DO MEDICINES MAKE FUNCTIONAL CHANGES


Hahnemann says, the internal changes we cannot determine. But their effects, which appear normally in conscious sensation and motion, and abnormally in symptoms, are determinable. …


At a regular monthly meeting of the Society held on May 11th, 1876, A.R. Thomas, M.D., President, being in the Chair, the following, interesting Papers were read by E.A.Farrington, M.D.: “Do medicines make functional changes”? being a reply to an Article of Dr. Lippe in the May number of the Medical Advance, entitled, “The Last Departure of Homoeopathy in the Physiological Livery”, and by Pemberton Dudley, MD., On the Cimex Question”.

In the May number of the Medical Advance, Dr. Lippe contributed an article entitled, “The Last Departure of Homoeopathy in the Physiological Livery”.

So far as the charges preferred in this article apply to me personally, they demand no reply. But so far as they compromise the integrity of the College in which I hold my professorship, I am bound to enter the contest in her defence.

In the early part of the winter, I issued a syllabus see page 161. containing some questions, arranged in sections. These questions comprised a goodly portion of the Materia Medica, certainly such portions as the beginning practitioner ought to thoroughly understand before he commences the practice of medicine.

To this syllabus Dr. Lippe raises several objections, viz.:- First, he considers that it reaches Schusslerism; Secondly, that it is contrary to the teachings of Hahnemann; Thirdly, that it is false, because the answers to many of the proposed questions are impossible cannot be true.

The words which seem especially obnoxious to him are these: “The intelligent application of Materia Medica requires a knowledge of the changes medicines make in functions and nutrition”. For example, I asked, “What changes does Lachesis make in the blood? This Dr. Lippe terms Schusslerism. He asserts, and misapplies Hahnemann to confirm his argument, that it is impossible to know what change medicines make in function and nutrition.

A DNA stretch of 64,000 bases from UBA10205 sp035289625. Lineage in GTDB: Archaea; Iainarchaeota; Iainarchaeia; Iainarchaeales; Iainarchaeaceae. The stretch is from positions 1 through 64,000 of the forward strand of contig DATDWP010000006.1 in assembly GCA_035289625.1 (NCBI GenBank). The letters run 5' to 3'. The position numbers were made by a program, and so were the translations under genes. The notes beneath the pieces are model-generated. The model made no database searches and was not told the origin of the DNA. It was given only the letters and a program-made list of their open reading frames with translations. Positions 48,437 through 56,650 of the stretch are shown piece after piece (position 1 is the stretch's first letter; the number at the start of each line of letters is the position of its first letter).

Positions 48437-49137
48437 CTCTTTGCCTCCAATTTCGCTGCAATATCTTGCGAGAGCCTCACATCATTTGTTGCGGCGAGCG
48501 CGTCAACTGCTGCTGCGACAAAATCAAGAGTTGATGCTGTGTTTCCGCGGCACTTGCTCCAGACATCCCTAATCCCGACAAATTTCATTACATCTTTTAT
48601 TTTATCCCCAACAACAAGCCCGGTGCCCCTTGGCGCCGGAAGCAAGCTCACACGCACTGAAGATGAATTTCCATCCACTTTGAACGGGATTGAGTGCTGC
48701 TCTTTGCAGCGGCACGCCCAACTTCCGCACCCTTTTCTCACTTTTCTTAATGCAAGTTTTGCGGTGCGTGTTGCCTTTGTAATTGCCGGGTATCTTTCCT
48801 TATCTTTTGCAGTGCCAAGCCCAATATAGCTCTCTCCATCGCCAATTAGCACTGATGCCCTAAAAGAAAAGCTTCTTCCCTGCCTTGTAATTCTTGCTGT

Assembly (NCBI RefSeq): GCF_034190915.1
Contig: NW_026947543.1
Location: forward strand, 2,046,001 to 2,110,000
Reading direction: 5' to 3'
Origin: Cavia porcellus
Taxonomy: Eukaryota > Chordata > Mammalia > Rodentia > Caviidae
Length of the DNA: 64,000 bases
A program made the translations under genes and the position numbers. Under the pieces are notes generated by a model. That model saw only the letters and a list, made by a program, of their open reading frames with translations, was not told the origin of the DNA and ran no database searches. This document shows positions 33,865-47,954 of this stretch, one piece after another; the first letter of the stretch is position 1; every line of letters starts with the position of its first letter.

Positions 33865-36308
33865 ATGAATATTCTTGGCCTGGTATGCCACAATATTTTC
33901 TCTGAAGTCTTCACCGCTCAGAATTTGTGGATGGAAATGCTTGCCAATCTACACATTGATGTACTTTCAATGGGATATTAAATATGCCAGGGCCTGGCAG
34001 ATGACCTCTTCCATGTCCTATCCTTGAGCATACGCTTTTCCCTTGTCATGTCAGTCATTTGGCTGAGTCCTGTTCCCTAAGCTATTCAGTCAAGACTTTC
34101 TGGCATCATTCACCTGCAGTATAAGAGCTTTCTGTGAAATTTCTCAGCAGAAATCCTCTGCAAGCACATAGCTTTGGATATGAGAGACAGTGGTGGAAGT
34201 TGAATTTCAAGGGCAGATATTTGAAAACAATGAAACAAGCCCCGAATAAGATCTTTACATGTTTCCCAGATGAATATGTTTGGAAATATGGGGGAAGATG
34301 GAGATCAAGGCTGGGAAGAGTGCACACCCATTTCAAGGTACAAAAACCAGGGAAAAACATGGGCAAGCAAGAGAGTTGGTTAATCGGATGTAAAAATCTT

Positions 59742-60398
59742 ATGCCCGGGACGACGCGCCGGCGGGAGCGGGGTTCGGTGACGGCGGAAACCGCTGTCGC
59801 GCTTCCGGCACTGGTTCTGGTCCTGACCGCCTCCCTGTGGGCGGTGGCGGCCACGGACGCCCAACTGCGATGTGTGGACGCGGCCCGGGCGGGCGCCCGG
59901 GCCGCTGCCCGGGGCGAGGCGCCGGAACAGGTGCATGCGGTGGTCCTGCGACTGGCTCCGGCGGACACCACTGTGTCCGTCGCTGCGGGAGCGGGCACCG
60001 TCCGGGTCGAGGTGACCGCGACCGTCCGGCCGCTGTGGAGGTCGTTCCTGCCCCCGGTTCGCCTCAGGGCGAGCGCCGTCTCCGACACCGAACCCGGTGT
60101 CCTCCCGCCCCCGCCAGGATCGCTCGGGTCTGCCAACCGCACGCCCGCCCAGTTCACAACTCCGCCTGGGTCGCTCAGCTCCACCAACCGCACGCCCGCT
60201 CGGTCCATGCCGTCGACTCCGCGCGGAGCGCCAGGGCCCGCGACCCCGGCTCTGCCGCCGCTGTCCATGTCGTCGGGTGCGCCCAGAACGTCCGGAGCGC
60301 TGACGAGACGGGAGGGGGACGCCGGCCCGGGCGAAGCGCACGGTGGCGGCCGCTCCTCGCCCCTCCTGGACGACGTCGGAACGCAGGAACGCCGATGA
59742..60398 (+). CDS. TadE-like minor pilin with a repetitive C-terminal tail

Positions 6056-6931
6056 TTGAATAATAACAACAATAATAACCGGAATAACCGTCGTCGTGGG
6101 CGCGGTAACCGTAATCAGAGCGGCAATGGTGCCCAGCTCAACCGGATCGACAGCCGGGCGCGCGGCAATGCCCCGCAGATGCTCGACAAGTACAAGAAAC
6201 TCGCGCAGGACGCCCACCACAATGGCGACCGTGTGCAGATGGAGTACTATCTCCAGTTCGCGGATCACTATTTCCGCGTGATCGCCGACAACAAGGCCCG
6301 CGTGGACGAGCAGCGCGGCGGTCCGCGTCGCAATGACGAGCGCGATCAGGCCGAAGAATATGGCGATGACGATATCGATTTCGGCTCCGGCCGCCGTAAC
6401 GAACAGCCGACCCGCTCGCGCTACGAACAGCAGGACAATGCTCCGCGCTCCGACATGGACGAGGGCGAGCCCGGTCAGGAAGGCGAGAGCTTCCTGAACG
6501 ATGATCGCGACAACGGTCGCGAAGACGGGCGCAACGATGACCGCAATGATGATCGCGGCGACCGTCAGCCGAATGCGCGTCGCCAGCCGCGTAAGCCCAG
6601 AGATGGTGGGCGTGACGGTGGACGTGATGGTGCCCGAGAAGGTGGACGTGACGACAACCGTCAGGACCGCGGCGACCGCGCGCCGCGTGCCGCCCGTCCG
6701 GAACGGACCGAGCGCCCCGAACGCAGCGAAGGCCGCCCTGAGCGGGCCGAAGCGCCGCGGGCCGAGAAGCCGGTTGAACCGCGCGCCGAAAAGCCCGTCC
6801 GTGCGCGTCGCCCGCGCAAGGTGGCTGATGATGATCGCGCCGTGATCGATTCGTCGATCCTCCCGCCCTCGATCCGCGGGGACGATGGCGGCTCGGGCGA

The reply to his argument comprises three questions:

First, what is Schusslerism?

Secondly, can we learn what changes medicines make in function and nutrition?

Thirdly, if he can of what use is such information in the application of drugs?

First, if Schusslerism means the law which Dr. Hering discovered some thirty years ago, then I plead guilty to the charge. If it means floundering about with untried remedies, basing their symptomatology on their supposed physiological action, making a cure all of twelve substances-then I most emphatically deny the charge. Every question propounded in the syllabus is answered either from provings or from clinical experience. If Schusslerism means that medical substances act on tissues producing changes in function and nutrition, then again must I plead guilty.

And this brings us to the second question, upon the solution of which depends the maintenance of my position. A function is, literally, an act, a performance, and applied to Physiology, “is the action of an organ or set of organs”- (Dunglison). If I take a drug and symptoms result, are not these the expression of altered functions-altered in degree of quality? If, for instance, Lachesis causes haemorrhages with a settling like charred straw (Guernsey), or if it causes profuse bleeding, the blood will not coagulate (Lippe); is this not a nutritive change? And will this altered blood perform its normal functions? Let the answer be found in the Gangrene, the Erysipelas, or the impending Typhoid state.

Were Dr. Lippe to ask how are the changes made, I would be compelled to answer, I know not. The secret workings of vital force are under infinite surveillance. Just how it works, mortal man may never know. We live in a world of effects, and it is only of these we can become cognizant.

E. A. Farrington
E. A. Farrington (1847-1885) was born in Williamsburg, NY, on January 1, 1847. He began his study of medicine under the preceptorship of his brother, Harvey W. Farrington, MD. In 1866 he graduated from the Homoeopathic Medical College of Pennsylvania. In 1867 he entered the Hahnemann Medical College, graduating in 1868. He entered practice immediately after his graduation, establishing himself on Mount Vernon Street. Books by Ernest Farrington: Clinical Materia Medica, Comparative Materia Medica, Lesser Writings With Therapeutic Hints.